Can he stated I'm not allowed to drive the car in both our name or co m e an arms distance to the rental property we own and deposit our joint taxes in our account but not spend a dime without his permission.
Your question is not fully clear so my answer is conditioned upon my reading of the question. When you say "revoke my power of attorney" that to me means you have executed a power of attorney instrument for yourself, naming someone as your agent. If that is the case then no he cannot...Read more »
Go to the local probate court in the town/district that your mom lived in as of the date of her death, or where she owned property as of the date of her death. If that was where the estate was probated you should find all of the court filings there and can determine who probated the estate. Has a...Read more »
Generally no. Once the final accounting is submitted to the court, the court will notify all beneficiaries that they have a right to a hearing to appeal or contest the approval of the final account. If no one asks for a hearing or disputes the final account, the court will approval. If the court...Read more »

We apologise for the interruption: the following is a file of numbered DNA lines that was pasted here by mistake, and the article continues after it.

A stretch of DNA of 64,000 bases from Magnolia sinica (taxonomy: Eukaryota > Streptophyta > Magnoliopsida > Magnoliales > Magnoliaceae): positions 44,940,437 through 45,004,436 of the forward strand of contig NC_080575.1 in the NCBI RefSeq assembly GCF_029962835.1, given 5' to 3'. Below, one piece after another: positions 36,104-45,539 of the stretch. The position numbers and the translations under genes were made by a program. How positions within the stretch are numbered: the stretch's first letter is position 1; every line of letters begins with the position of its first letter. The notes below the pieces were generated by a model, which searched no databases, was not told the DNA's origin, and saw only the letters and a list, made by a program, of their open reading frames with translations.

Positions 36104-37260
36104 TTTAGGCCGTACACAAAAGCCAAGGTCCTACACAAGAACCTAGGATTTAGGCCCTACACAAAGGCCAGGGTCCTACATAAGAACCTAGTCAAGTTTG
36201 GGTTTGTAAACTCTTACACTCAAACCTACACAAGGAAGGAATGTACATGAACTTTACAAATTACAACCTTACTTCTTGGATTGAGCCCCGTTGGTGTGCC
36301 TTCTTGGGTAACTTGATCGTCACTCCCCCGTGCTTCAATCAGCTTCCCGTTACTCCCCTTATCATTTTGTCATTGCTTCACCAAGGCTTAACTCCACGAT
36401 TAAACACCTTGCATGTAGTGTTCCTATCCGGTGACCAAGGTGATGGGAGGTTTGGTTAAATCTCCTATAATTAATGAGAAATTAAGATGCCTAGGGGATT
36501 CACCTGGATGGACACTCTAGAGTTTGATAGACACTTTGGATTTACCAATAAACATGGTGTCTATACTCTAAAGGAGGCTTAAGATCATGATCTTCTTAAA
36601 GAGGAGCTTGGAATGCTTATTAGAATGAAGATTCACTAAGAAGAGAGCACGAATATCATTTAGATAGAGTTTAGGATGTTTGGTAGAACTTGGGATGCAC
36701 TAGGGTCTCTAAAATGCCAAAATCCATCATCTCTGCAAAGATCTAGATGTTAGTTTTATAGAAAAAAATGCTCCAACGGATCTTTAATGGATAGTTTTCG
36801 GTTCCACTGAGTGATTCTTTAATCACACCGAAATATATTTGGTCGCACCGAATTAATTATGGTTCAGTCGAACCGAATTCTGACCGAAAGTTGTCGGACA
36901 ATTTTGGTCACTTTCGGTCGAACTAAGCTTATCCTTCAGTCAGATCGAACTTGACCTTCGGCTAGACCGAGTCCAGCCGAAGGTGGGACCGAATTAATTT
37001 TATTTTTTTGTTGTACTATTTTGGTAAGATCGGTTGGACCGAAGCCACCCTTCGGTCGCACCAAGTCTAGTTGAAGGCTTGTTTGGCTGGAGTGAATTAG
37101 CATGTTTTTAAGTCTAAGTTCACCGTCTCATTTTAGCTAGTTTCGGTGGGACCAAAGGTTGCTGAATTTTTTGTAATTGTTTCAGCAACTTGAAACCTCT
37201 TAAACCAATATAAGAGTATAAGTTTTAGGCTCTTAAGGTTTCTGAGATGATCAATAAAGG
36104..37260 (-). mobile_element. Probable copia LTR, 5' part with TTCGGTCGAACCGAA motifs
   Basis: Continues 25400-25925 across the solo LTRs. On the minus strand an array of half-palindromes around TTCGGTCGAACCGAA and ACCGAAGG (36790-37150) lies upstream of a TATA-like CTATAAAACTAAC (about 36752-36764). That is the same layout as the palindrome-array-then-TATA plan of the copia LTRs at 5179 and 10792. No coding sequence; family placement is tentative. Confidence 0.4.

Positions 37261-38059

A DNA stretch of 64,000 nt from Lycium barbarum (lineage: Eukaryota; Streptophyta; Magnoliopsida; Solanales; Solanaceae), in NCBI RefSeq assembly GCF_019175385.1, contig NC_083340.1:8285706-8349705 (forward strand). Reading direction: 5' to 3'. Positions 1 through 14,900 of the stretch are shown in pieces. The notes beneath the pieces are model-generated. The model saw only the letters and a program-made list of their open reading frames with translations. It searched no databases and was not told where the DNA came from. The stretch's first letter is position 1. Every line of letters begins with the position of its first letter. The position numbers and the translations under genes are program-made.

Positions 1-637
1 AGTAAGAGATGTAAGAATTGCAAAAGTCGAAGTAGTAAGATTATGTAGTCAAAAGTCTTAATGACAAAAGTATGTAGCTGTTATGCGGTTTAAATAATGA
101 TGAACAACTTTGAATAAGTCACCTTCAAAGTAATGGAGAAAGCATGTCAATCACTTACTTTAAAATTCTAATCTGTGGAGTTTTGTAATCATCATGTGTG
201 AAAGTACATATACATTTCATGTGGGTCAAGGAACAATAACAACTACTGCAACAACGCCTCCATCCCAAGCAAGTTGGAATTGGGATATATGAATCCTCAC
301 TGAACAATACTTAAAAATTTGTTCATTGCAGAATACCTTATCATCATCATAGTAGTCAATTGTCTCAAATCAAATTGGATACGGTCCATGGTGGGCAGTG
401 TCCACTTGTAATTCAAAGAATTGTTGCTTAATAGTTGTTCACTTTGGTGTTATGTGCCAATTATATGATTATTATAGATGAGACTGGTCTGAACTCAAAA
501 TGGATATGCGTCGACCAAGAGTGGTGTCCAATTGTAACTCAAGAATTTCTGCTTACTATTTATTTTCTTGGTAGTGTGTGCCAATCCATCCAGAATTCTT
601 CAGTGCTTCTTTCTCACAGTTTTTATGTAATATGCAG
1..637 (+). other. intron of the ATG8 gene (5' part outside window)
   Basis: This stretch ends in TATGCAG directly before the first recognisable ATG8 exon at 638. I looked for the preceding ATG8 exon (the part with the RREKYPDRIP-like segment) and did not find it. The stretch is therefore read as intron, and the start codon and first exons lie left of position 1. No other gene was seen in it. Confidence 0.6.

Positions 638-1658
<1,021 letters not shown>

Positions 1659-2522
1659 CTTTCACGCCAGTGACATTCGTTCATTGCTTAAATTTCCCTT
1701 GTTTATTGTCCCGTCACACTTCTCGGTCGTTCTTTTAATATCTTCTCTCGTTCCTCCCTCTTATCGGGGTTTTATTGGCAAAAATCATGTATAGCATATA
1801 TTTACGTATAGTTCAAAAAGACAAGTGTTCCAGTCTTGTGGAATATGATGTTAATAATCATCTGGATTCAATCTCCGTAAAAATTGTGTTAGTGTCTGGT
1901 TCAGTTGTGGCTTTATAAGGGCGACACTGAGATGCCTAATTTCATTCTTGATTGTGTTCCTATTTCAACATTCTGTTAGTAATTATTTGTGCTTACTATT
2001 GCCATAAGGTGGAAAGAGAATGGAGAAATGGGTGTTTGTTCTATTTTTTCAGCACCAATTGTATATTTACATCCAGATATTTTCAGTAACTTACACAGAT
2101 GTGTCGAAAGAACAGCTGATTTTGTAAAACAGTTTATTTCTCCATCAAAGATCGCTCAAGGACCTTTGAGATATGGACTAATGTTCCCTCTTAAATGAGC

My mother died, I was deemed executrix of estate when no will as found. At that time, I discovered for 25+ years, she put me on property title as half owner since 1988. So, However, the will was ultimately found and I was deemed sole beneficiary of his property and assets. I filed the... Read more »
You've scrambled pronouns around so it is hard to determine who you are talking about with 'his' property ... both you and your mother are female, right? If Probate is still open and property not yet distributed, it is simply a matter of having the new will 'admitted' for...Read more »
This is a good question! It seems as though you are named as her health care agent, which means you are able to make health care decisions, end of life decisions, consent to surgery etc. If your mom doesn't have a Durable Power of Attorney instrument naming you as her Power of Attorney for...Read more »
The answer to this would depend on a number of factors including the powers given to the POA in the authorizing document. If you are POA and are considering establishing a trust, you should definitely be working closely with an attorney to determine if this is the best course of action. At that...Read more »
I want to have a document of some sort that states if my husband and I die, my son is to be placed in the custody of my best friend. If I type a document and have it notarized with both of our signatures will it be legally upheld in the case that we do both pass away? Or is there something else I... Read more »
If both you and your husband were to pass away without a will in place stating who you would like to name as guardian of your son, the Probate Court would decide who is appointed to this position. The Probate Court may take into consideraton this document when making its decision, but only if it is...Read more »